T-Mobile is one of the few bright lights in the wireless industry. Here's hoping that regulators ensure that it stays in the game.
That's a big question right now because, according to published reports, the Bellevue, Wash.-based company, which has aggressively taken on its peers over the last year, is in talks to merge with one of them -- Sprint.
No deal has been announced, but negotiations between the two companies appear to be serious. Sprint officials recently talked to federal antitrust regulators about a potential deal, according to The Wall Street Journal, and T-Mobile CEO John Legere has spoken favorably of a possible merger, saying the combined company would be in a better position to battle the "duopoly" of Verizon and AT&T.
Regulators have indicated they would be skeptical of a merger. But whatever they may be saying now, they have rarely stood up for competition in this industry. So there's reason for concern.
For now, there's a lot to like about T-Mobile. Over the last year, the fourth-largest wireless carrier has rolled out a series of consumer-friendly policies.
Last year, it broke with its peers and abandoned the industry's standard two-year contract. It also introduced a plan allowing users to send texts and access the Internet at no additional charge while out of the country.
More recently, the company announced that if AT&T, Sprint or Verizon customers switched to its service, it would cover up to the $350 of any early termination fees they may get hit with.
At the same time, T-Mobile has been shoring up its network, which long offered slower service and more spotty coverage than its rivals. The company now has nearly nationwide coverage and one of the fastest networks around.
Consumers, competitors and analysts have been taking notice. In its most recent quarter, the company signed up more new customers than AT&T. Its service has been getting high marks -- at least relative to its peers -- from organizations like Consumer Reports and RootMetrics, an analysis firm that rates wireless coverage.
When my father-in-law got his first smartphone recently, I recommended that he sign up with T-Mobile. I've also been seriously considering switching my wife's phone to the upstart carrier when her current AT&T contract expires.
Meanwhile, T-Mobile's rivals, most notably AT&T, have been trying to answer its moves.
After T-Mobile introduced a policy that allows customers to upgrade their phones at a discounted rate earlier than the normal once every two years, AT&T and Verizon introduced similar programs. Even before T-Mobile rolled out its plan to cover consumers' costs of switching from other networks, AT&T announced a similar plan targeted specifically at T-Mobile customers.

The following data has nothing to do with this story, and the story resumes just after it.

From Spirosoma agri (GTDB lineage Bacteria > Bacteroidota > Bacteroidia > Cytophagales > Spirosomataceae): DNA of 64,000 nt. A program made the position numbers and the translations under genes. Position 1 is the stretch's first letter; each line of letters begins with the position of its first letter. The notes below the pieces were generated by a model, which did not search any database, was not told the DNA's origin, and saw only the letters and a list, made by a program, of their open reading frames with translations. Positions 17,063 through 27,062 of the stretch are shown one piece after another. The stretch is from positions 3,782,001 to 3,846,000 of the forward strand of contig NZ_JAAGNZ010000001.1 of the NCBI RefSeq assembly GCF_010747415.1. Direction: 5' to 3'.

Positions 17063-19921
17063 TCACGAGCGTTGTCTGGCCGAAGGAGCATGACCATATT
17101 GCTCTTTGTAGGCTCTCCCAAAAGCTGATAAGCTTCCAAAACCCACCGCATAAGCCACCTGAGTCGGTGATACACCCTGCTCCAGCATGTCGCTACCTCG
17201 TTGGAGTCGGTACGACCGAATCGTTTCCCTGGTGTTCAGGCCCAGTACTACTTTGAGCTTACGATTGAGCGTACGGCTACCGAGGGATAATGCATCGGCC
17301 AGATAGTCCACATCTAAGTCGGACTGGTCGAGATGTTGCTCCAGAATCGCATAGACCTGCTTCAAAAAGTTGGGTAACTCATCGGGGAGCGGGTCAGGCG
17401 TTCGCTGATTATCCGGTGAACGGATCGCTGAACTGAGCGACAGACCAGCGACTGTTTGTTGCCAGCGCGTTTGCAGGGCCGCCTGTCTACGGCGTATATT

All these moves have been great for consumers. They're exactly what you'd hope for in a competitive market -- companies bending over backward to win new customers.
Unfortunately, that's not the way the wireless industry has always been. In fact, the industry has generally been marked by high costs, onerous contracts and often poor service. Until recently, companies have typically felt little need to be more responsive to consumers because they knew the switching costs -- in the form of long contracts, early termination fees and expensive phones -- were so high that few users would switch.
T-Mobile's success is a direct result of regulators, in a rare move, actually standing up for competition in this sector. In 2011, T-Mobile was the target of another potential acquisition, that time by AT&T. Breaking with their recent past, federal regulators sued to stop the merger, arguing it would give too much market control to too few players. AT&T soon dropped the buyout effort and ended up having to give T-Mobile a breakup fee of $3 billion in cash and another $1 billion worth of wireless spectrum.
The company has turned around and used those gains to improve its service -- and offer better deals to consumers.
At the time of AT&T's attempted acquisition, the companies and industry apologists argued that consolidation was inevitable and that there was no future for T-Mobile if the merger fell through. They argued that the merger was the best thing for consumers because it would allow AT&T to acquire more spectrum, which would help it improve its service.
You're likely to hear similar arguments this time around. You'll likely hear that Sprint and T-Mobile together will make a more formidable competitor to AT&T and Verizon. You'll likely hear that either Sprint or T-Mobile or both won't last long unless they link up. And you'll likely hear that the deal will be good for consumers.
Those arguments were wrong last time, so you shouldn't believe them this time. T-Mobile has not only survived without AT&T, it's thrived. While Sprint has been struggling of late, there's no reason to believe that it's doomed without T-Mobile, because it has a deep-pocketed backer in Japan's SoftBank and it's sitting on a treasure trove of wireless spectrum.
Let's hope federal regulators see things the same way and block any attempted merger. Because T-Mobile has offered just what consumers have needed: some good, old-fashioned competition.